SINGAPORE: Muted growth for Singapore’s air cargo market
The recovery in airfreight has taken Singapore’s air cargo market back to pre-crisis levels with an expected 3.75 per cent growth in airfreight tonnes in 2010 as it only declined -3 per cent in 2009, according to Business Monitor International (BMI). The growth over the forecast period is expected to be more muted with an […]
November 1, 2010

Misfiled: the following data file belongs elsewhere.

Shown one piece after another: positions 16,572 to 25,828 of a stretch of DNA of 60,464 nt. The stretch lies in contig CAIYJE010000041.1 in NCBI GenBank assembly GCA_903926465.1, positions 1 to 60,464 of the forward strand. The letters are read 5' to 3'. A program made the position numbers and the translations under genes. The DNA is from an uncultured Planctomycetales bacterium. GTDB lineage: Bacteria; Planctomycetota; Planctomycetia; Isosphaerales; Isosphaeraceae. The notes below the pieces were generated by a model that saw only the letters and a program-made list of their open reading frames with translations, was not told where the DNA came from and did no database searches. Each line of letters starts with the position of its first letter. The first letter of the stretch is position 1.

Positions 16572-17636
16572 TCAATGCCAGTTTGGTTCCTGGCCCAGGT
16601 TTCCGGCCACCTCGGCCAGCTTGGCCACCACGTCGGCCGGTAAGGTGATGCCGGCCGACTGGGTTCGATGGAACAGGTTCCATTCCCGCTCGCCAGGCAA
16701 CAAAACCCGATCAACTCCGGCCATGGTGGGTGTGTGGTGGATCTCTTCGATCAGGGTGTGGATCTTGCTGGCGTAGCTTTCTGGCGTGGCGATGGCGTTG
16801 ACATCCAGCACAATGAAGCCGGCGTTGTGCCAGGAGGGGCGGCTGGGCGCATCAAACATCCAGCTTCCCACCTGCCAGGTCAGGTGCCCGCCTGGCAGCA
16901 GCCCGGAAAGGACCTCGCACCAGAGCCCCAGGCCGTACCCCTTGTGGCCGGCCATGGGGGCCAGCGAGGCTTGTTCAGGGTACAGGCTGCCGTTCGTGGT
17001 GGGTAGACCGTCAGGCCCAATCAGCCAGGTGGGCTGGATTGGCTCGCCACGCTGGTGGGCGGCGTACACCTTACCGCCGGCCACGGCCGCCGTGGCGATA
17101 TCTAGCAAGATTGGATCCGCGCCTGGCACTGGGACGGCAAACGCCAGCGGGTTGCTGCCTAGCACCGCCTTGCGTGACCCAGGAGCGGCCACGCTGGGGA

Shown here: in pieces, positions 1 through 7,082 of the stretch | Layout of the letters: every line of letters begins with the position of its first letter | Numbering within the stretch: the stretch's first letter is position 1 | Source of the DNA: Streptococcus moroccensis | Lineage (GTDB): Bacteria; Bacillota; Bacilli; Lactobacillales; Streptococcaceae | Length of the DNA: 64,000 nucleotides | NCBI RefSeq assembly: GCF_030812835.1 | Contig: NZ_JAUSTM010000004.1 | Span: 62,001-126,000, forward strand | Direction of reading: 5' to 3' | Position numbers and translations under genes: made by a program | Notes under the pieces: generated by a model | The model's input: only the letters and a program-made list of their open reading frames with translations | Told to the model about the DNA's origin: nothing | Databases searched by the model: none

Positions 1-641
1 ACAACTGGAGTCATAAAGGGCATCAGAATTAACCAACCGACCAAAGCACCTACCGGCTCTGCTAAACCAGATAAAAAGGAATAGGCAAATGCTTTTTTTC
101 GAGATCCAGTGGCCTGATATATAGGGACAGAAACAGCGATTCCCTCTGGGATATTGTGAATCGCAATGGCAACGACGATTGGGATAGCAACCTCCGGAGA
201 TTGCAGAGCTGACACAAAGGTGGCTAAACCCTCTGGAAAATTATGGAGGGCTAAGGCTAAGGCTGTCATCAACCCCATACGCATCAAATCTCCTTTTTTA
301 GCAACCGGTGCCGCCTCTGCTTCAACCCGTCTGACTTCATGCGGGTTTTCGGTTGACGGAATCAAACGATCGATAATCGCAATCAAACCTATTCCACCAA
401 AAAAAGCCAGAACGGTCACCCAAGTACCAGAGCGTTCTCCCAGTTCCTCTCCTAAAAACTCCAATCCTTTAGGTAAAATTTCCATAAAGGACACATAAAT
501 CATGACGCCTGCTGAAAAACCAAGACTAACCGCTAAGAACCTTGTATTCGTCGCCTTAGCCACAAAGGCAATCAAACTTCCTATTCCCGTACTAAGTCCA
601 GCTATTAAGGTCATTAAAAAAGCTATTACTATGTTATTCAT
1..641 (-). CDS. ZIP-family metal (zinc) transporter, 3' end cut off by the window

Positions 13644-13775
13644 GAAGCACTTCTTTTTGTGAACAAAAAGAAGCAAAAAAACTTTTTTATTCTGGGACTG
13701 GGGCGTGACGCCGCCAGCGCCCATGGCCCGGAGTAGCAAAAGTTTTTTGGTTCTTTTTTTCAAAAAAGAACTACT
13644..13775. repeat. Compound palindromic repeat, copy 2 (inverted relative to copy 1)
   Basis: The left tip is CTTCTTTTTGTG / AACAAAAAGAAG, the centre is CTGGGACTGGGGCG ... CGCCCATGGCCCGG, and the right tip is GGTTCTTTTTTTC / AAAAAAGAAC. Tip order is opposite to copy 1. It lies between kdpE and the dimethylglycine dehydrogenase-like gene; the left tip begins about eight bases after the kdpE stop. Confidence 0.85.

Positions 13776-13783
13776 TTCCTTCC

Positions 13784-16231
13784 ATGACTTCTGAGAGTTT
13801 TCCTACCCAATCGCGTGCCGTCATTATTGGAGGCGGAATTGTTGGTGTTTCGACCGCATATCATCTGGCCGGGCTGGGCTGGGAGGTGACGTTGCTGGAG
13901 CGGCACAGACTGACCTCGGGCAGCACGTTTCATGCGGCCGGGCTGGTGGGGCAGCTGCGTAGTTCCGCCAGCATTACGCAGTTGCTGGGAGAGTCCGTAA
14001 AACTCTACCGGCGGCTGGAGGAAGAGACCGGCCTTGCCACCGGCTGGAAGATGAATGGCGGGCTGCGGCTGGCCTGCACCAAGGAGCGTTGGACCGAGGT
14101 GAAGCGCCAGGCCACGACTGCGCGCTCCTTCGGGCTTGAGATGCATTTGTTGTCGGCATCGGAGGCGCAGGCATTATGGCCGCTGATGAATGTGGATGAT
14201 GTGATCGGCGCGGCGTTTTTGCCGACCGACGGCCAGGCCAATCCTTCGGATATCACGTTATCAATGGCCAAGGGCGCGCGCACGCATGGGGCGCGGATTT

The recovery in airfreight has taken Singapore’s air cargo market back to pre-crisis levels with an expected 3.75 per cent growth in airfreight tonnes in 2010 as it only declined -3 per cent in 2009, according to Business Monitor International (BMI). The growth over the forecast period is expected to be more muted with an average of two per cent over the forecast period. Singapore Airlines has become entangled in a number of anti-competition cases with it alleged to have fixed air cargo rates and could face massive fines at a time when it is struggling to maintain its profitability, BMI said in the report. Singapore is expected to have real trade growth in 2010 of 11.7 per cent and an average of 6.5 per cent over the forecast period. This is a considerable recovery from the -10 per cent contraction of real trade growth in 2009, said BMI. Total trade is expected to be US$805.8 billion in 2010, which compares favourably with the US$826.7 billion in 2008 and is a strong recovery from the US$682.7 billion in 2009. This rebound has been powered by the continued growth in China and the resilience to the downturn in the global economy by the Asia Pacific region. If China’s growth starts to fail then Singapore’s level of trade will also be hard hit. Singapore freight companies will be lifted by the V-shaped local economic recovery with BMI is predicting GDP growth of 7 per cent this year, against a backdrop of political stability and a strong fiscal position. However, BMI believes that the current strong pace of expansion will not be sustainable and that Singapore’s GDP growth will ease to 4.3 per cent in 2011 as both the US and Chinese economies cool off, after world trade has spurted back to almost pre-crisis levels. Another factor in the continued success of Singapore as a trading centre has been the investment in logistics, according to BMI. The government through its Economic Development Board has been very keen to encourage investment in this area which amounted to S$481 million (US$346 million) in 2009 and between S$400 million and S$500 million (US$287.77 – US$359.72 million) is expected to be invested in 2010. The key developments in Singapore in 2009 included Zuellig Pharma’s Speciality Solutions Group headquarters for its new bio-logistics services in Singapore and TNT’s new regional air hub which connects the company’s air networks with its Asia Road Network. In 2010, DKSH opened a global centre for finance and executive training in Singapore and United Parcel Service chose Singapore for one of two new health-care-logistics hubs.